As the weather was a lot cooler on the weekend I started another ferment. We are eating a lot of our sauerkraut in various ways, so I needed to make some more. A friend lent me his new and very large, modern looking Fermentation Crock, so I am giving that a try rather than using Mason jars. The cabbage is bubbling away, it is Day 3, so it looks like it is going well and smells like it should.

I  used my basic Sauerkraut recipe of green cabbage, grated carrot and a mixture of caraway and fennel seeds this time. and of course the essential Himalayan Rock Salt. As a rule of thumb,  I use 1 tablespoon of rock salt to 800 grams of cabbage. To fill this crock I would have needed at least one very large whole green cabbage. I only bought  half a cabbage from the Farmer's market this time so that is what I used.

Here is the recipe.

Best wishes



  1. Your plum pudding will taste fantastic I am sure, Pauline. No Christmas cooking being done here as my daughter and family won't be coming down from the Outback so it will just be us and my 80 year old sister who can't tolerate certain foods so it will all be plain and simple. You will have a hot and muggy Christmas I guess.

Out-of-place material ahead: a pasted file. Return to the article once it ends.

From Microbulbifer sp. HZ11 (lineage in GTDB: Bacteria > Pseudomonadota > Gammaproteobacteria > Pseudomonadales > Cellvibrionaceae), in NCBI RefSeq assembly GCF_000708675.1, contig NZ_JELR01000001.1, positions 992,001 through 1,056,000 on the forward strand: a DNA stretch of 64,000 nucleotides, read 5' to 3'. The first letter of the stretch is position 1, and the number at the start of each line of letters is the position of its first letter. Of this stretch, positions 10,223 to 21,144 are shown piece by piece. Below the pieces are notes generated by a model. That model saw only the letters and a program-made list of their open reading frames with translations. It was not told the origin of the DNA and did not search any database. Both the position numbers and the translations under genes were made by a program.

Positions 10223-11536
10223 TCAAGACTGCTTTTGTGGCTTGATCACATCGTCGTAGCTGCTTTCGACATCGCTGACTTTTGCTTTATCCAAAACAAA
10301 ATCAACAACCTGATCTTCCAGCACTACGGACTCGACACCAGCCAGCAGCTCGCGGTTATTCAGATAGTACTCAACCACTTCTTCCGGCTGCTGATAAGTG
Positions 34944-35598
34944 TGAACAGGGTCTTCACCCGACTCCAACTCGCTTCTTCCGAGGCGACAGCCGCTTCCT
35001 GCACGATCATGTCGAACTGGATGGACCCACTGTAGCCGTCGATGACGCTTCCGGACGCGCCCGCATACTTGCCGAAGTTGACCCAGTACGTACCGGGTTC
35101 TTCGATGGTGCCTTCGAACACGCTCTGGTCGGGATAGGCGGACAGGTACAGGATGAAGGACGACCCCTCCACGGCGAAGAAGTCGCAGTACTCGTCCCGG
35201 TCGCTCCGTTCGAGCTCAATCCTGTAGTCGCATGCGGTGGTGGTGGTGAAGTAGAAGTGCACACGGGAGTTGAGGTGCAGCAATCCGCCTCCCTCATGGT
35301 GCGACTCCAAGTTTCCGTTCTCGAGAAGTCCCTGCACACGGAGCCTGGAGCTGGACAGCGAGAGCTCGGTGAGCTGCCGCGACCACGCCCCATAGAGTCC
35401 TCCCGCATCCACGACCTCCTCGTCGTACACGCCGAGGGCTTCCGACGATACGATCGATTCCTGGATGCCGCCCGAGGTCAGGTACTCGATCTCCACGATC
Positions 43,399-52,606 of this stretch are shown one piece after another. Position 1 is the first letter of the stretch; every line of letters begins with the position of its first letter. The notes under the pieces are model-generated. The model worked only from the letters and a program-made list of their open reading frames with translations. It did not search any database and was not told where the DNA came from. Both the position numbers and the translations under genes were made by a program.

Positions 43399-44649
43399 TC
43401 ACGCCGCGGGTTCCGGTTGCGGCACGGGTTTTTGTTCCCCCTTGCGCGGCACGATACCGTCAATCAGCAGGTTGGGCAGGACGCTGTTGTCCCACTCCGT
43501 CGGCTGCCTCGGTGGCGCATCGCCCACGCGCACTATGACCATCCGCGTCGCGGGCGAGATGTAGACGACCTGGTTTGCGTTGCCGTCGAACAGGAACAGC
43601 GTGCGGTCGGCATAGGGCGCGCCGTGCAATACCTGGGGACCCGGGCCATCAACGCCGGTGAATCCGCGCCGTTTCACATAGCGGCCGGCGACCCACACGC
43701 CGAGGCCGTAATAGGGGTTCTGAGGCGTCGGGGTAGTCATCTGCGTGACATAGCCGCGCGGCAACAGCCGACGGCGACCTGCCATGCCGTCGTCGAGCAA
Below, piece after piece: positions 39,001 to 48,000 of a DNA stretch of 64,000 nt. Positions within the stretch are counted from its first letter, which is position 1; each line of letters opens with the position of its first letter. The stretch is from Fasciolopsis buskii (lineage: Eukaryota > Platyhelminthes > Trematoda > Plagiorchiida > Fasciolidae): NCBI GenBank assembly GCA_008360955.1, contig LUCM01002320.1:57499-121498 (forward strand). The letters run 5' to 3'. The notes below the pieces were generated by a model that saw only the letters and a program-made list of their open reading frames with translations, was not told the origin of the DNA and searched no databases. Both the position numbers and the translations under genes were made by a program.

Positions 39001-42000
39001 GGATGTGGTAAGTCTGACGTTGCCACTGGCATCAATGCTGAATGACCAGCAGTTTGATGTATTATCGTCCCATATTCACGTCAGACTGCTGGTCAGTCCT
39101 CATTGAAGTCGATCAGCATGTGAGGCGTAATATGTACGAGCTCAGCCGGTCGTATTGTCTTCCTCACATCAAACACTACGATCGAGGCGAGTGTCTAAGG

1. It can be surprisingly pleasant in Cairns if there is rain around, however it will still be a very tropical theme. We love it up there though. Plain and simple for Christmas can still be delicious. Remembering that when we were growing up a chicken was special:)

  2. Hi Pauline, I've just been checking out your blog which was of interest to me as I also live in North Queensland. How do you eat the sauerkraut? You're very clever to make your own.

    1. Hi Marcellina, It's nice to hear from you. We always have a spoonful as a condiment with salads each day. It is also delicious in small amounts in scrambled egg would you believe or with poached eggs, definitely with sausages and bacon, and in goulashes and stews (see my post today). I keep trying new ways and most work. Your imagination is the only limit. Hope you can make some during the cooler weather. Pauline